3

Everyone is talking about strength… good but unnecessary. It is good to have strong arms—and I am pretty sure you already do—to hold you up upside-down. But if you have the wrong technique, strength will always fail. If not, how does water continually seep into rocks when rocks have spent all their evolution perfecting the art of hardness? The key/idea ...


3

A simple practical exercise that will improve your kicking balance: Do straight leg kicks without ever setting the kicking leg down. You don't have to do them aggressively or high at first. Even a 30 or 45 degree kick is sufficient to start you off. But when the leg returns, either don't set it down, or do the lightest toe-touch possible. Gentle, ...


2

Slow kicks and slow leg raises. Balance is a feedback game - your proprioception and your muscle response. How fast you can sense your own balance, and how fast you can get your stabilizers to do the necessary micro adjustments in firing the correct muscles. When you balance or stabilize, it's not like your body turns on ALL of the stabilizers at once - ...


2

I would suggest doing kicks or your kata with a blindfold. This is usually much more difficult for older people as well, so if you are taking up the sport as an adult it can be very challenging and you'll get a few laughs out of it too!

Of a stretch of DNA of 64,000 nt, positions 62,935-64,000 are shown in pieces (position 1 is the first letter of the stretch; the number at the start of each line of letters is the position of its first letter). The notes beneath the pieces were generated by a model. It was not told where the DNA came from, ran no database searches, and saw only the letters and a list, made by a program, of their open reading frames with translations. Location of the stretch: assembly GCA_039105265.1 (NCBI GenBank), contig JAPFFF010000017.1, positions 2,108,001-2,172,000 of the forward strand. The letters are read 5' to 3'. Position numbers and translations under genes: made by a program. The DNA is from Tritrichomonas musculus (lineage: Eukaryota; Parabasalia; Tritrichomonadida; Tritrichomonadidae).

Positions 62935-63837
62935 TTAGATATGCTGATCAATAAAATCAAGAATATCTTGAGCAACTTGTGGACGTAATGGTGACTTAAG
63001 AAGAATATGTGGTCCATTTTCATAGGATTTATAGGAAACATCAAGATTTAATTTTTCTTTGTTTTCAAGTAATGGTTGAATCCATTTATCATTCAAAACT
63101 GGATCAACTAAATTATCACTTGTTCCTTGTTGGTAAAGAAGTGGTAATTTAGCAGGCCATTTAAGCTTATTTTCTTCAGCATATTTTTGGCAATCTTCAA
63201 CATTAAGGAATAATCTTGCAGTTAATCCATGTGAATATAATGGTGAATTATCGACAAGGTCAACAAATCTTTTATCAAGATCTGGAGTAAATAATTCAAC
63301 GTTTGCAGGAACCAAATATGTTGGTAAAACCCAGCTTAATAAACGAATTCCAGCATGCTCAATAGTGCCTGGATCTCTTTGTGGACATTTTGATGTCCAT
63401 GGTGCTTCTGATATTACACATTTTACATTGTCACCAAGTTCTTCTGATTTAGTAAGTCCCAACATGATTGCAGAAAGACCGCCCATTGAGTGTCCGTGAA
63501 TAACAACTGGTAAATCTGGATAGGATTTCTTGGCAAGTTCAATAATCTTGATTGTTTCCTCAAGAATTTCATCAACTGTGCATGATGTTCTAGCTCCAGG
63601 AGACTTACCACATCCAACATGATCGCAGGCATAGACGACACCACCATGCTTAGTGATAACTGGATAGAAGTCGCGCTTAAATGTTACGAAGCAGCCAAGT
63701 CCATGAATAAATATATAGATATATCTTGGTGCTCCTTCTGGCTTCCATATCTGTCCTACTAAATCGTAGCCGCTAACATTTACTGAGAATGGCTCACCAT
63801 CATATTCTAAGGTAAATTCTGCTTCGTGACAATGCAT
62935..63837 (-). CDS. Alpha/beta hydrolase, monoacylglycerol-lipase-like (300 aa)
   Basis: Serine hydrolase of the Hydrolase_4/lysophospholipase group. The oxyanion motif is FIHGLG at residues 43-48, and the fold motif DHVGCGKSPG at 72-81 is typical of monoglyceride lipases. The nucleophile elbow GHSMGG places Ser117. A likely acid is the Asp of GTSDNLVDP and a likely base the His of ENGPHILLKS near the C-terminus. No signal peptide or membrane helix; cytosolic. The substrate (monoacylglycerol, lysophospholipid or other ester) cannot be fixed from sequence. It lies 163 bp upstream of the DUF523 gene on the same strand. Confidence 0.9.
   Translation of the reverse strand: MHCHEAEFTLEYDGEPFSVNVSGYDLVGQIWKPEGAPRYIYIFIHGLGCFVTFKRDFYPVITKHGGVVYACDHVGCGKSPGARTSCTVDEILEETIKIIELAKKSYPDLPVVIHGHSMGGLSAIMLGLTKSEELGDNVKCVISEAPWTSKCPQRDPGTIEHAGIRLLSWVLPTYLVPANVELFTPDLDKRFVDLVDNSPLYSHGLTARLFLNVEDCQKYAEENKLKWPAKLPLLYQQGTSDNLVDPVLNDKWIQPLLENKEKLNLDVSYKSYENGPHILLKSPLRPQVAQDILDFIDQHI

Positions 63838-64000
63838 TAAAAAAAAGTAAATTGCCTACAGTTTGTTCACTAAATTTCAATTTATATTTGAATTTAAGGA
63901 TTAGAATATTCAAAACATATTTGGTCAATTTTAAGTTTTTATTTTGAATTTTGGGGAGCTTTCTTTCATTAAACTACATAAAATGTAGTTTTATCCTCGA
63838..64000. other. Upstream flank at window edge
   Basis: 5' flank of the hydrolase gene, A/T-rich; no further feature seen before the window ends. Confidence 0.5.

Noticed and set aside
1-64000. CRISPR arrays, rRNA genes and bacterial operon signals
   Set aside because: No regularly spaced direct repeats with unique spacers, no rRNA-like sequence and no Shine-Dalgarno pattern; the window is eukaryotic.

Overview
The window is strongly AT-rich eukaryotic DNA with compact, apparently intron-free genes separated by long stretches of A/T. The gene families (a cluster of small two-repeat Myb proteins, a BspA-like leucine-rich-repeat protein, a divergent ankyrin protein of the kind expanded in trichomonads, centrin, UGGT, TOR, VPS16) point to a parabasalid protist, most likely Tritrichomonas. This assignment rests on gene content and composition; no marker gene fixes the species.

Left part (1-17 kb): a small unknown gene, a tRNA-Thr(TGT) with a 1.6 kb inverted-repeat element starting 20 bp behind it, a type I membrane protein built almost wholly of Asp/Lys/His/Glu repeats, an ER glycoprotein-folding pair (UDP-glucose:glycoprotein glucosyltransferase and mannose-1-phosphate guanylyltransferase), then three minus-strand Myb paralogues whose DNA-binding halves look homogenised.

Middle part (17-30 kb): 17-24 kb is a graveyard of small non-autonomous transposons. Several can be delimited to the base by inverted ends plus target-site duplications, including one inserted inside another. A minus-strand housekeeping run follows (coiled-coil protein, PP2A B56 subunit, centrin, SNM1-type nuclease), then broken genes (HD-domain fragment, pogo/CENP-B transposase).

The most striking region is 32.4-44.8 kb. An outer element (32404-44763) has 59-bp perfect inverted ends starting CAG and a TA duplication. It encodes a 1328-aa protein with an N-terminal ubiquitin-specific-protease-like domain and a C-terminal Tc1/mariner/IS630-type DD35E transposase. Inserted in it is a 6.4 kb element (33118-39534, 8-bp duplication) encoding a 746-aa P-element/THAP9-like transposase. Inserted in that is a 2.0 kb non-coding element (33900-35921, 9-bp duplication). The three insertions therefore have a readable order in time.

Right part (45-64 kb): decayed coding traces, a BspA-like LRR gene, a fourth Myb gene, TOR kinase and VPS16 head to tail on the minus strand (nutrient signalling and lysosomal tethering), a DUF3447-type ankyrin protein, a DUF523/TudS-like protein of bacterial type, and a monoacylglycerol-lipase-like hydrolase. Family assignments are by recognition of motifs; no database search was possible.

2

Some techniques to improve balance include getting into a horse or front bow stance, slowly go through all of your kicks 10x, bringing the leg up to chamber, turning between 90-180 degrees slowly, extending your kick, turning back to the original position, then down to the original stance. Once you can do each kick up to 10x without losing your balance, ...


2

Coming from a taekwondo background, I see a lot of balance issues come from "banana" alignment. When you strike with your back-kick (or more commonly, side-kick), you want your body to be in a straight line from heel through your hips to your head, but it's very common for people to lean forwards to look around their body, which will lead to over-balancing ...


1

In general, you need to be flexible and strong in the hips throughout a full range of motion. Are you squatting with a barbell outside of class? All the way down? What about lunges? Can you do a Cossack with both heels on the ground? Can you touch your toes? If not, you need to work on your flexibility outside of class: Warm up Do some dynamic stretches, ...


1

Tanner's Law The number of people who can self-teach martial arts is terrifically small. These people do exist. They are generally genetic freaks, established extraordinary athletes in another discipline, and/or have an unusually dedicated group to train with. This is called Tanner's Law, after one such impressive individual. It is of particular importance ...


1

I hate to say it, but you probably do need to train with a coach to show you why you are pushing your weight off centre. For a straight kick, you should be pushing through your centre of mass to your anchor foot - it sounds like you are aiming incorrectly, or possibly twisting your body incorrectly, but it would need someone to watch you to help you correct ...


1

To mirror @Vatine - go in slow motion. Get into a stance, slowly bring your leg up in a chamber (that is, knee bent, foot as close to your thigh/buttock as possible) and slowly extend it, then slowly bring it back, then slowly put it down. Start with a kick about knee high and progressively increase the height. Do this ten times on each leg. If you're just ...



Only top voted, non community-wiki answers of a minimum length are eligible